Community Based Organisations which have been benefiting from wildlife hunting have been advised to venture into photographic tourism to mitigate loss of revenue as government moves to suspend hunting from January 2014.
The ban on wildlife hunting has sent shock waves amongst the general public, including political leaders and Communities that have lived side by side with these natural resources.
“My Ministry is cognizant of the fact that Community Based Organisations that have primarily benefited from consumptive utilization are anxious about the potential impact of this decision,” noted the Minister of Environment, Wildlife and Tourism Tshekedi Khama.
He allayed fears: “However my Ministry has given prior notice and facilitation to ensure a smooth transaction of CBO’s to photographic tourism.”
“We believe that benefits that will accrue to the CBO’s from photographic ventures will, in the long term, be more sustainable than those derived from hunting.”
Khama cited the Khwai Development Trust, which employed 10 people during the hunting season but now provides 76 permanent jobs under photographic safaris realising slightly over P25m in revenue.
As means to ensure the ban takes effect and is obeyed, the Ministry will issue no quotas, licences or permits for hunting of Part I and Part II game animals as listed in the Wildlife Conservation and National Parks Acts.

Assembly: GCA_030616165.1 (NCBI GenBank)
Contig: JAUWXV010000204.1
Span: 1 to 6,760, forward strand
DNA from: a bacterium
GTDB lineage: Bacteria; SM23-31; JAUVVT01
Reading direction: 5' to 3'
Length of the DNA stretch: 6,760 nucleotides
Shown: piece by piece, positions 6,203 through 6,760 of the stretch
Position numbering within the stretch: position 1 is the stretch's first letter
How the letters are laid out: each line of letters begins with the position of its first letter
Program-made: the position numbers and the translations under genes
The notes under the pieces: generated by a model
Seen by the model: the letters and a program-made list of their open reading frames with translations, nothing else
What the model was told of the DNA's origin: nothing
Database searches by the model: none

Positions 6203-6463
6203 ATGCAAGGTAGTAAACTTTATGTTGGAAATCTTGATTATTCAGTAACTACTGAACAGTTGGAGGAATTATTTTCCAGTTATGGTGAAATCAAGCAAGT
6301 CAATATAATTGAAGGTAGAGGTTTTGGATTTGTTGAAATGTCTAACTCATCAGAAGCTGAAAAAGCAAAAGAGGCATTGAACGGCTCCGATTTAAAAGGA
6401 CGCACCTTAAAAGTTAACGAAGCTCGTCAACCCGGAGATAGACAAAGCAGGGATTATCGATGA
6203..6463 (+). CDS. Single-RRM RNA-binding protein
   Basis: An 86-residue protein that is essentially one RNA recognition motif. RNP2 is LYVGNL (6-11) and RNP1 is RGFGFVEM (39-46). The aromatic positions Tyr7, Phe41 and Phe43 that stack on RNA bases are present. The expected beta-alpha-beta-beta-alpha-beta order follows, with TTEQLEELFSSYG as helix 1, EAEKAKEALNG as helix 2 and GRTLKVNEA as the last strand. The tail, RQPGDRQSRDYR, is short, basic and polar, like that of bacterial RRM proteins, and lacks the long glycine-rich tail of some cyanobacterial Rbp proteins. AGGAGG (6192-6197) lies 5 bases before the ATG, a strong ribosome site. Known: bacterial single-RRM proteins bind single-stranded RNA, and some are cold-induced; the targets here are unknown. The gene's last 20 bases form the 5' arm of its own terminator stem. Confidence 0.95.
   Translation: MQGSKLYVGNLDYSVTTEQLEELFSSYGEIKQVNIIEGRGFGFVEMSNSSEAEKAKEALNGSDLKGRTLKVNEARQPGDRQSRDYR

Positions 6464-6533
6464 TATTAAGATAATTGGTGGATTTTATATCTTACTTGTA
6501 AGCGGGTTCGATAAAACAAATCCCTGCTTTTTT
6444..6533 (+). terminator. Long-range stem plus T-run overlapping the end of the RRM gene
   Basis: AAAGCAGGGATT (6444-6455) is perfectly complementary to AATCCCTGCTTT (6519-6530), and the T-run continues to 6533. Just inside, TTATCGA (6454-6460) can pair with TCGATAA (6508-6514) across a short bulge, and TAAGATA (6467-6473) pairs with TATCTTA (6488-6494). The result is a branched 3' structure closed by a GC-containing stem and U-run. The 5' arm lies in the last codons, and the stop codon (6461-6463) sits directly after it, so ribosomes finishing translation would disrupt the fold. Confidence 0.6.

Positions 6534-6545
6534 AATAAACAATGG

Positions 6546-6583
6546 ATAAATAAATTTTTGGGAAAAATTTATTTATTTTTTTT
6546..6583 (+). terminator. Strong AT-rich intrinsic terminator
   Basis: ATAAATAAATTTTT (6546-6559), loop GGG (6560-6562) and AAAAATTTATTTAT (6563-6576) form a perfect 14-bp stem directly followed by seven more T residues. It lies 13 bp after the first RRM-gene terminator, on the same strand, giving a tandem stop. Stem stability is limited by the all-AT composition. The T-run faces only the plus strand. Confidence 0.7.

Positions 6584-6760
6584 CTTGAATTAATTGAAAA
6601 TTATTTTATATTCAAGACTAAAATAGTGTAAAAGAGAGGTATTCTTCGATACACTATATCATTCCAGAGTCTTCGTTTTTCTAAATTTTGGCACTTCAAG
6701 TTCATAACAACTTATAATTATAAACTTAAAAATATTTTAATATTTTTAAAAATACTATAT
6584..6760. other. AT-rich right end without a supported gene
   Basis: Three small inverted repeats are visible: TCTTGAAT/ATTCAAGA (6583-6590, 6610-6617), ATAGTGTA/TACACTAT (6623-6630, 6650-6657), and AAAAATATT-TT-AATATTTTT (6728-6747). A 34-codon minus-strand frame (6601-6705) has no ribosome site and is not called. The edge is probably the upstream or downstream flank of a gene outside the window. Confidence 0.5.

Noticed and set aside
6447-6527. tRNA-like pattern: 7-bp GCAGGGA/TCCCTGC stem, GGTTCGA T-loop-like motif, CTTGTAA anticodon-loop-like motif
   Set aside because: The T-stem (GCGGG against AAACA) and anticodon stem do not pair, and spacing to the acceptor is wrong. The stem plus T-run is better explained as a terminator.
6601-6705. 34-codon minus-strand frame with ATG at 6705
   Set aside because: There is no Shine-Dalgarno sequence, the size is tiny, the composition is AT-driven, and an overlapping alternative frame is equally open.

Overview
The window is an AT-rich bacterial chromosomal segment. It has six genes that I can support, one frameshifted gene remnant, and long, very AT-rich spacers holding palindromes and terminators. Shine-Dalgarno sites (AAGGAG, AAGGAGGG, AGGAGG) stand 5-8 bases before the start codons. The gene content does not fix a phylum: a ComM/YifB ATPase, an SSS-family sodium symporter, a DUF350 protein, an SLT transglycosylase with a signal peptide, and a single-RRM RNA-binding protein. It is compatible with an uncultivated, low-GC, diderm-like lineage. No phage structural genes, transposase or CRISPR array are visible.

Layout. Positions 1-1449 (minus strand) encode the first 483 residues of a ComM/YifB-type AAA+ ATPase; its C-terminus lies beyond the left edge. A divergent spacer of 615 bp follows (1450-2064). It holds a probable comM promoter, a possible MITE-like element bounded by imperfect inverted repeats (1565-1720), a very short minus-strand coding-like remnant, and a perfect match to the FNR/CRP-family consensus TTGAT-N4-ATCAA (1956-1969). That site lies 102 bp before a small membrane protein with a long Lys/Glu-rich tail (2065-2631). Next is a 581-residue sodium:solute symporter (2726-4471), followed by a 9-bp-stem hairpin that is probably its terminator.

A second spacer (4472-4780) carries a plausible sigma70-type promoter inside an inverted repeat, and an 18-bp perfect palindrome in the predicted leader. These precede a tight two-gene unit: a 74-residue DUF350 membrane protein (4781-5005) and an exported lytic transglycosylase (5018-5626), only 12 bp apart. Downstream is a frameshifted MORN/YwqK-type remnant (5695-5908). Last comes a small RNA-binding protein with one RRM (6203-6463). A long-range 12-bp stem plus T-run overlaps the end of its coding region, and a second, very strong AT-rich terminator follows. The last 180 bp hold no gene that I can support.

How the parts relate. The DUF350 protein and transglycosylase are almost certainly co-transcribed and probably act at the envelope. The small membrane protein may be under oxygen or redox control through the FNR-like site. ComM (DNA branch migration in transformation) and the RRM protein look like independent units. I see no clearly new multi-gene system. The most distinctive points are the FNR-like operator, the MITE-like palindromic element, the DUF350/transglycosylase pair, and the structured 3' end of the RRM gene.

The same will not be applied for game birds listed in Part III of the same Act – subject to conditions to be determined by the Department of Wildlife and National Parks.
“The decision to temporarily ban hunting has been necessitated by available information which indicates that several species in the country are showing declines,” Khama further noted.
He attributes the causes of the decline to likely factors such as anthropogenic impacts, including illegal off- take and habitat fragmentation or loss. The suspension of hunting would allow the Ministry to work with relevant stakeholders in understanding the causes of decline and where possible to put in place remedial measures to reverse the trend.
“My Ministry will continue to monitor wildlife trends using suitable methodologies and regularly update the public on status of wildlife resource,” he said.
Communities largely to be impacted by the new shift include Okavango, Ngami and Chobe – areas abundant with wildlife and which have reaped economic wealth both personally and on community development projects.
Okavango MP Bagalatia Arone, concerned over what the blanket hunting ban would mean to his constituents and the general public, posed a question in parliament.
The tourism sector, the country’s third revenue earner, flourishes in the mentioned Game Reserves and National Parks, with hunting of animal trophies being one of the major tourist attractions.